Mark Langford's KR2S Corvair Engine

Corvair KR2S Engine

revised March, 2004

If you are going to build a Corvair powered aircraft engine and don't have years to do the research yourself, you should buy William Wynne's conversion manual (see his web site below). He's not real good at answering email or phone calls, so just mail him a check for $59 (that includes the shipping) to the address given on his web page. You can order his Corvair Conversion Manual from Wicks Aircraft or Clark's Corvair online. Armed with only his manual you can probably build an aircraft engine based on the Corvair. There are several parts that will need to be machined, but it's not prohibitively expensive and he includes the drawings that you'll need.

If you want to go ahead and start foraging for an engine, see Pat Panzera's Engine ID page along with his Head ID page lists which heads and cases should appear in which cars. Print it out and take it with you when you purchase your engine. And go ahead and order the Clark's Corvair and Corvair Underground catalogs. They are both full of good information (URLs available back at my main Corvair page).

It's been my experience that whenever you tell somebody you're building a plane, if you also mention that it will be Corvair powered, you'll usually be offered a lead on somebody that has one or several of them. Both of mine cost me $100 each. You can also make great strides in your search by going to a local Corvair club meeting (see the Corsa web site below) and announce that you're looking for a 110 HP engine. You'll probably leave with several.

Otherwise, joining the CorvAIRCRAFT list (free and very informative) and perusing the web sites below will get you a very nice head start.

CorvAIRCRAFT is a mailing list dedicated to Corvair engine construction for homebuilt aircraft. To SUBSCRIBE to the mailing list send an email message to The message can be blank, it'll still work.

Below is some text that I snatched for the Aircamper website at, which has been off-line lately for some reason. If/when they bring it back, I'll gladly delete it, but for now, you really need to read this.

Picking a 110 hp engine

Here's how to pick a 110 hp engine, quoted from Brent at the Corvair Center Forum:

"Fully half the Corvairs built from 1965-67 have a 110 HP Powerglide and the suffix code for this engine is RH- its common and a good engine. A worn out core that still runs is worth a couple hundred dollars, a really good used one is worth about a grand. I'd buy the best you can find, its cheaper in the long run.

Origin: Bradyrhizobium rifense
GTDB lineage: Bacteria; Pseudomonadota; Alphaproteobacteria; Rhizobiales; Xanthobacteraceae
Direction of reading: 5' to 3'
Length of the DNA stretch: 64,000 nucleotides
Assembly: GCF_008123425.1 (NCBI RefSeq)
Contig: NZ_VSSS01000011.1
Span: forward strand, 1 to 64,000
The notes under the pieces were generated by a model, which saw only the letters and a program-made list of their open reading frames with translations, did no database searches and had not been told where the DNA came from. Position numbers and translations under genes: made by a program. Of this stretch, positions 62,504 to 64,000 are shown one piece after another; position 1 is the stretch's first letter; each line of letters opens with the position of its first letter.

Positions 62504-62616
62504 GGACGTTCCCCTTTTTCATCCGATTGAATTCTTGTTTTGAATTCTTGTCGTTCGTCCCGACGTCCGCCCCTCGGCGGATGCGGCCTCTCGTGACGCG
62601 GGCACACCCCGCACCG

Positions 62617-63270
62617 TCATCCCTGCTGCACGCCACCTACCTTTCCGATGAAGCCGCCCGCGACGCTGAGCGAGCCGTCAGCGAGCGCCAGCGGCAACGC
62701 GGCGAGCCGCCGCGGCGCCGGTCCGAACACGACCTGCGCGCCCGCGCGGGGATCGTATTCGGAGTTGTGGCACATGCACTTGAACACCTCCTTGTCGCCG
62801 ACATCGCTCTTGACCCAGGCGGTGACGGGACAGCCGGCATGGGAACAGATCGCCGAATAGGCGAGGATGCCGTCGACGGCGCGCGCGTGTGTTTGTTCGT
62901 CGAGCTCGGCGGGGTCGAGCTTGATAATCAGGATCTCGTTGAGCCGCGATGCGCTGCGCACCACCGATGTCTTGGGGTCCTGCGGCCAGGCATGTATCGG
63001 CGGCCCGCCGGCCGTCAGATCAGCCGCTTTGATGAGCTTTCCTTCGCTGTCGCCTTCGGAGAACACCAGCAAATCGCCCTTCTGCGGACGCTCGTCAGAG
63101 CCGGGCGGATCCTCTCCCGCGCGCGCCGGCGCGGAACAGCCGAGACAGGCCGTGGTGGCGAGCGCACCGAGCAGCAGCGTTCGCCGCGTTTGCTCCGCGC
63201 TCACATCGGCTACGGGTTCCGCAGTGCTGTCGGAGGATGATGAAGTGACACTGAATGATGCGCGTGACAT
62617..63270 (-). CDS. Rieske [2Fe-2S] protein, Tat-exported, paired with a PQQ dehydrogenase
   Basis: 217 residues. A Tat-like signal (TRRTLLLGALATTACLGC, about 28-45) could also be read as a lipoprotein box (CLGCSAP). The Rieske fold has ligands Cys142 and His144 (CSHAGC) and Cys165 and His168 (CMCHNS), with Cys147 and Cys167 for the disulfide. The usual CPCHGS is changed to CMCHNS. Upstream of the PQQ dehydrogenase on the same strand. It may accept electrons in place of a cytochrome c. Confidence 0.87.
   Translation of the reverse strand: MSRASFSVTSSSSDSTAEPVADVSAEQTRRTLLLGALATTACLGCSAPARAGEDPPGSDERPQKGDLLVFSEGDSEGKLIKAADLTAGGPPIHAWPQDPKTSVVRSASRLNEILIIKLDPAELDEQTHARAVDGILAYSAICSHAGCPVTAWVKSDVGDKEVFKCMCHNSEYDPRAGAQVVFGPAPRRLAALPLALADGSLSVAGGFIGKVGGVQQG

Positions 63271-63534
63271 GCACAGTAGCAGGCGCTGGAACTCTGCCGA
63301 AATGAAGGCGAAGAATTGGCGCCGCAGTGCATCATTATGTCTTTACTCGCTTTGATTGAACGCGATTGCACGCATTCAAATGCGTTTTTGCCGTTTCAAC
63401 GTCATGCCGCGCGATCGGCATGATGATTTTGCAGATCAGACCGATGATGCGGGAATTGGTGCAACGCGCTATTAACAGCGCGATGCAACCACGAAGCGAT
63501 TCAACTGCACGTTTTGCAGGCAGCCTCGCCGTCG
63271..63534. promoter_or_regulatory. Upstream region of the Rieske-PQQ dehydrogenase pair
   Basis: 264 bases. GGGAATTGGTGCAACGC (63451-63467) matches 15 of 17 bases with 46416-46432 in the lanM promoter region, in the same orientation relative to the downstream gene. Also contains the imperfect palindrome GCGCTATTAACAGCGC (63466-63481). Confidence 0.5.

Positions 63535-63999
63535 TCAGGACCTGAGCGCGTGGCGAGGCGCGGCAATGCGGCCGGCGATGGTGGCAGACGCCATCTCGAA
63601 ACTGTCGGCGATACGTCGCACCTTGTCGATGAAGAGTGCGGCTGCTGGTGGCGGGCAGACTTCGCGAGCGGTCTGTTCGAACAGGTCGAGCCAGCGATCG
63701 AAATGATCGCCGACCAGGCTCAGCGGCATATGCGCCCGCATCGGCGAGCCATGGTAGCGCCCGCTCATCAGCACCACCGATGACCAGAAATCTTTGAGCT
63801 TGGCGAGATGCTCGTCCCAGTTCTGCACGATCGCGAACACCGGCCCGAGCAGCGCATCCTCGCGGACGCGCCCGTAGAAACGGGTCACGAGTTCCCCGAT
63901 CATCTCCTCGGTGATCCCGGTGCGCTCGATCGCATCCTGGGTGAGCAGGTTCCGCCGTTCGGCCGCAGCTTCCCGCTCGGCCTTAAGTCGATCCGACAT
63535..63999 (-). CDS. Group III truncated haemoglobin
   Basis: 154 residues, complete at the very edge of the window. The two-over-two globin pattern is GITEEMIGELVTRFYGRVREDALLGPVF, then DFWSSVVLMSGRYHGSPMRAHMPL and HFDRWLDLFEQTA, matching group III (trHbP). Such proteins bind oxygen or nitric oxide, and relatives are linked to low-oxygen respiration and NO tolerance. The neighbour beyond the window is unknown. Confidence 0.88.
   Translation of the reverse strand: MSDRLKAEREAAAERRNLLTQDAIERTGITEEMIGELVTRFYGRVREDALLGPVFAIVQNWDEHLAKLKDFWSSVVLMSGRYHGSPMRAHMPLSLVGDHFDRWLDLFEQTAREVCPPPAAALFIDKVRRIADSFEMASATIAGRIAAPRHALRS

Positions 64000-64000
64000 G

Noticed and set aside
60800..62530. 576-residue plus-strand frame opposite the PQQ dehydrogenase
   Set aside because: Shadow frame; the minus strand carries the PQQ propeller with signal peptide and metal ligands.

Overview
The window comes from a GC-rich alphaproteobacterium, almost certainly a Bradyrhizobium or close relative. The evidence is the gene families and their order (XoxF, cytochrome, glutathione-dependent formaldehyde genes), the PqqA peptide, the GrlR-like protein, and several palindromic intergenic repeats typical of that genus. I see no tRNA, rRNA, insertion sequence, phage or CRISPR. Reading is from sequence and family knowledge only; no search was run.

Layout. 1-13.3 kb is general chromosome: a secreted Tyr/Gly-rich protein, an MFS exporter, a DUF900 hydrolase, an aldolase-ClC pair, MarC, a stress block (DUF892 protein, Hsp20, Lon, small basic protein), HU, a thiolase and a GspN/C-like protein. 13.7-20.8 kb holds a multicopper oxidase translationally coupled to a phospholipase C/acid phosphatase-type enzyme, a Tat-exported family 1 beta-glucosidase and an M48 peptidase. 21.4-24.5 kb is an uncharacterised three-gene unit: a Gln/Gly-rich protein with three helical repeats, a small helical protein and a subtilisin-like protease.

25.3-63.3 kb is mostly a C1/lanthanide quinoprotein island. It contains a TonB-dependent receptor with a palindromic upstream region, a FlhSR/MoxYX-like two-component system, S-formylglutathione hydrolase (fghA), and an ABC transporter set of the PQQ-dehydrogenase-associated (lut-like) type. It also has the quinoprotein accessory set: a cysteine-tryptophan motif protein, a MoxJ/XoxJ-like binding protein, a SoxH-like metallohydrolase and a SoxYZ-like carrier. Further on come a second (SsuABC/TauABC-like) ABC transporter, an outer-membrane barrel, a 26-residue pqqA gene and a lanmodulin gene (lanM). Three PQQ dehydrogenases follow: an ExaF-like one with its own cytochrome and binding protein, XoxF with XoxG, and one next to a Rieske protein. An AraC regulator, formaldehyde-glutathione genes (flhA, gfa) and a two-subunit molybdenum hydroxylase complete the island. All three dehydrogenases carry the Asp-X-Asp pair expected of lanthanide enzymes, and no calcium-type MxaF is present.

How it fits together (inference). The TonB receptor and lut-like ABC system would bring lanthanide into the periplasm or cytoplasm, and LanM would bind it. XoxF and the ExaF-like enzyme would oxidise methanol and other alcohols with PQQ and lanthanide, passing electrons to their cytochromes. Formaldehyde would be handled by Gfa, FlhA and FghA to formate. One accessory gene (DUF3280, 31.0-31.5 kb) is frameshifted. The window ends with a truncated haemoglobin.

T1214RH would be an example, all will have a number like this-the number indicates the date of engine manufacture, in this case, December 14 of whatever year-

Powerglide engines are superior rebuild candidates generally speaking, as the automatic limits the abuse potential. Things like connecting rods have significantly greater service life left in them on Powerglides of equivalent history to manual transmission engines of similar type.

The RH code means also that the engine had neither factory Air Conditioning, nor an Air Injection Reactor- this is a plus, as ( the latter especially, ) they both increase engine temperatures somewhat.

Normal lifespan of this engine in normal service is 150,000 ish miles. Many have gone twice that far. Also, many 1966 versions of this engine have the 95 HP cam, as Chevrolet apparently swapped it in production for a while-
here are all the suffix codes for 95-110 hp engines for 1965-1969


most combinations are oddballs, like AIR or A/C combos, or manual transmission jobs.

Theres not too much risk of getting a 140/145 cid engine in a later case, but things can happen."

Selecting the right Corvair engine for your homebuilt
by Robert Finch.

Reprinted from the May, 1979 Air-'Vair News letter edited by J. Hartley Locher... (a copy of which was provided to Grant Mc Laren by Vi Kapler -1033 Forest Hills Dr., SW, Rochester MN 55902) ... interesting reading from an era when BHP had been successfully flying a Corvair for at least fourteen years.

Corvair engines can be expected to produce from 60 to 140 horsepower in direct-drive configuration, and from 80 to 150 horsepower in rear-drive configuration! Take a look at a list of of homebuilt airplanes and the horsepower engines they require or will accept and you can include about 90% of all homebuilts in your list of airplanes that can use from 60 to 180 hp Corvair engines! Of course no homebuilt designer wants his airplane. built by a homebuilder to crash and hurt someone, so he will strongly advise against the use of any but the most reliable engine for his design.

Burt Rutan of Vari-Eze fame advises if you want to try a non-certified engine, put it in a proven airframe such as a Piper Cub. At least that way you don't have to cope with two unknowns on your first flight. This one factor is probably the main reason such a large number of homebuilts never fly. I would suggest using a Cessna 150 as a test bed for your experimental Corvair engine set-up. or buy a used homebuilt like a Pietenpol that has many hours of trouble-free flying time on it. and you will probably get your Corvair engine in the air a whole lot sooner!